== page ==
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Jena AB, Meltzer DO, Press VG, Arora VM. Why Physicians Work When Sick. Arch Intern Med. 2012;172(14):1107–1108. doi:10.1001/archinternmed.2012.1998
Despite ongoing attention to rising rates of hospital-acquired infections and efforts to stem this growth,1 limited focus has been given to whether physicians and other health care personnel contribute to workplace transmission of illness by choosing to work when ill.2-4Presenteeism —the act of working while ill—has important implications for health care personnel, whose repeated interactions with patients make productivity declines from illness more dangerous and disease transmission more likely. While the pressure to work while ill is common across all health care workers, the demand among resident physicians may be particularly great due to pressure from peers and lack of an adequate system of coverage.5,6 Most residents report coming to work when sick at least once annually, with rates varying little according to sex, specialty, or hospital. These results suggest that presenteeism is ubiquitous and not confined to specific specialties or hospital cultures.5,6 Despite evidence that most residents work when ill, little is known about the reasons they choose to do so.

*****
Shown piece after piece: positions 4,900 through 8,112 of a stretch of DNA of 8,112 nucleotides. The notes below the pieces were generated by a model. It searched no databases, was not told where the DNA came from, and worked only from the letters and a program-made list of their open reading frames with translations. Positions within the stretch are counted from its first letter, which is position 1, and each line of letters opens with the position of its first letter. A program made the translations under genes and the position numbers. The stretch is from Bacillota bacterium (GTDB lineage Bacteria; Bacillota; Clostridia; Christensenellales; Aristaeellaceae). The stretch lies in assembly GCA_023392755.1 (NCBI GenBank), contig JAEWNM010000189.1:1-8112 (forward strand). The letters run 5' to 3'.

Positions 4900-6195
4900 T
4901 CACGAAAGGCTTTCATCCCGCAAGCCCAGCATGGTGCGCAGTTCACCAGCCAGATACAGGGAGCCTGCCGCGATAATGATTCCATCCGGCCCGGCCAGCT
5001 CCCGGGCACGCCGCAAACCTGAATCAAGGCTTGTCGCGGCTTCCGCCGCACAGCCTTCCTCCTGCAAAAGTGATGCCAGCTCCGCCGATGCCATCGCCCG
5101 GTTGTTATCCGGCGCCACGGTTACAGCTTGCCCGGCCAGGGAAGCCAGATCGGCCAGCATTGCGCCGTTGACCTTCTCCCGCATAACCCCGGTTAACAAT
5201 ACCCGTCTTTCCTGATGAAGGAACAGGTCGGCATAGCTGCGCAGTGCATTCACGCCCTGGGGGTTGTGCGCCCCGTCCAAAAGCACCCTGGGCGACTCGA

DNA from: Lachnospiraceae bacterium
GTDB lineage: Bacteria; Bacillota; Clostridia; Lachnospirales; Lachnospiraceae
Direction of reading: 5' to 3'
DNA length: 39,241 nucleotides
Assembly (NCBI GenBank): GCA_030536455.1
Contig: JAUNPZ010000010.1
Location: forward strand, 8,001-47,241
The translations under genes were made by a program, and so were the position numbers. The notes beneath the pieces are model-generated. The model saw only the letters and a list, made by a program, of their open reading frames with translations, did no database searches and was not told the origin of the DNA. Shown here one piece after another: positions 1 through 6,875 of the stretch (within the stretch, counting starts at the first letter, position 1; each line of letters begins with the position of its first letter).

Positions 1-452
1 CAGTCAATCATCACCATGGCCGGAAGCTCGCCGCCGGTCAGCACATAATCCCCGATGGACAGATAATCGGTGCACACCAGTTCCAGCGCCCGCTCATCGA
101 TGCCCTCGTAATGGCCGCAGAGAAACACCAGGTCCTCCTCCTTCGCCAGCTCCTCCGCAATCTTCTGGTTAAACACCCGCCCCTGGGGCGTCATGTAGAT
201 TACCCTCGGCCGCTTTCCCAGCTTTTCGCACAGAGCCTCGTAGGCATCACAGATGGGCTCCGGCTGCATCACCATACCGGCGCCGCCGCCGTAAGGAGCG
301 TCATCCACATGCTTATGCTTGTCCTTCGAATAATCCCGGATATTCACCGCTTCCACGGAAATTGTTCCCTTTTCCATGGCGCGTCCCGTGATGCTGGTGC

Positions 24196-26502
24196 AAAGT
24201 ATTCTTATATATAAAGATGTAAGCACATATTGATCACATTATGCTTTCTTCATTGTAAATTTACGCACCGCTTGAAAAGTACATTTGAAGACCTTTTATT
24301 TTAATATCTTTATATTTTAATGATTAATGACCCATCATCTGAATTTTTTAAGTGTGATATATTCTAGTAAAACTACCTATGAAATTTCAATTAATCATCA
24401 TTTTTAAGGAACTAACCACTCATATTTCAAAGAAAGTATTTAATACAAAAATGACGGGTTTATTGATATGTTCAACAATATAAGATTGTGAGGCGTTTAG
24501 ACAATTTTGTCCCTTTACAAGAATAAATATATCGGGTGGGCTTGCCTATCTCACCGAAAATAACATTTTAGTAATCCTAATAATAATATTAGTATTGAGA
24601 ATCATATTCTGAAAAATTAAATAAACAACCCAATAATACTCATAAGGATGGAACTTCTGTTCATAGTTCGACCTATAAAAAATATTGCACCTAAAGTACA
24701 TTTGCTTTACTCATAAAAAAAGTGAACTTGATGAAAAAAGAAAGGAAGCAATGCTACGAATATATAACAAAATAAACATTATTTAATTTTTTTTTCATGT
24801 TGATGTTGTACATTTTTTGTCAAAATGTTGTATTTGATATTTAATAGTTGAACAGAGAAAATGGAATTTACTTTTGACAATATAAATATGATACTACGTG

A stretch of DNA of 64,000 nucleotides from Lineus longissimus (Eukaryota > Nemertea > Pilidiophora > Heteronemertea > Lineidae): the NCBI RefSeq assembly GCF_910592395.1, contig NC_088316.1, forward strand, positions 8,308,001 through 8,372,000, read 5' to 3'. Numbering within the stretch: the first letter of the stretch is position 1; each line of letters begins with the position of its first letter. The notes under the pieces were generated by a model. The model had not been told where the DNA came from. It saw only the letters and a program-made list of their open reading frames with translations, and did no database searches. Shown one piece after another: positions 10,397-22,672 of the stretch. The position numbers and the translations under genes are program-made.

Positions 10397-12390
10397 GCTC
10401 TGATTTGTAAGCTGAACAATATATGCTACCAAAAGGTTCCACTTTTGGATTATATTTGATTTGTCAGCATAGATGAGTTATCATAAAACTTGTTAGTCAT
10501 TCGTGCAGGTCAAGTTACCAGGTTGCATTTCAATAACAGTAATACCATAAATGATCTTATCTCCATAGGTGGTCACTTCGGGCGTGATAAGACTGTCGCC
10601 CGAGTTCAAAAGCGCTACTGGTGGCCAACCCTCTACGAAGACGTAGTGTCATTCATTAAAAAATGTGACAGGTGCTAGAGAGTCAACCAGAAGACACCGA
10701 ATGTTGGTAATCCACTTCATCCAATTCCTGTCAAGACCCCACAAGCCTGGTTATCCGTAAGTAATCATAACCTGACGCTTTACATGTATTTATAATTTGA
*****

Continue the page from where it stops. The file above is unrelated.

We conducted a paper-based, anonymous, in-person survey of 150 resident physicians present during the 2010 meeting of the American College of Physicians, Illinois chapter. The sample included residents from 20 internal medicine programs in Illinois. We asked residents whether they worked with flulike symptoms in the prior training year and, if so, their reasons for doing so. Ethical approval of the study was granted by the institutional review board at the University of Chicago Hospitals.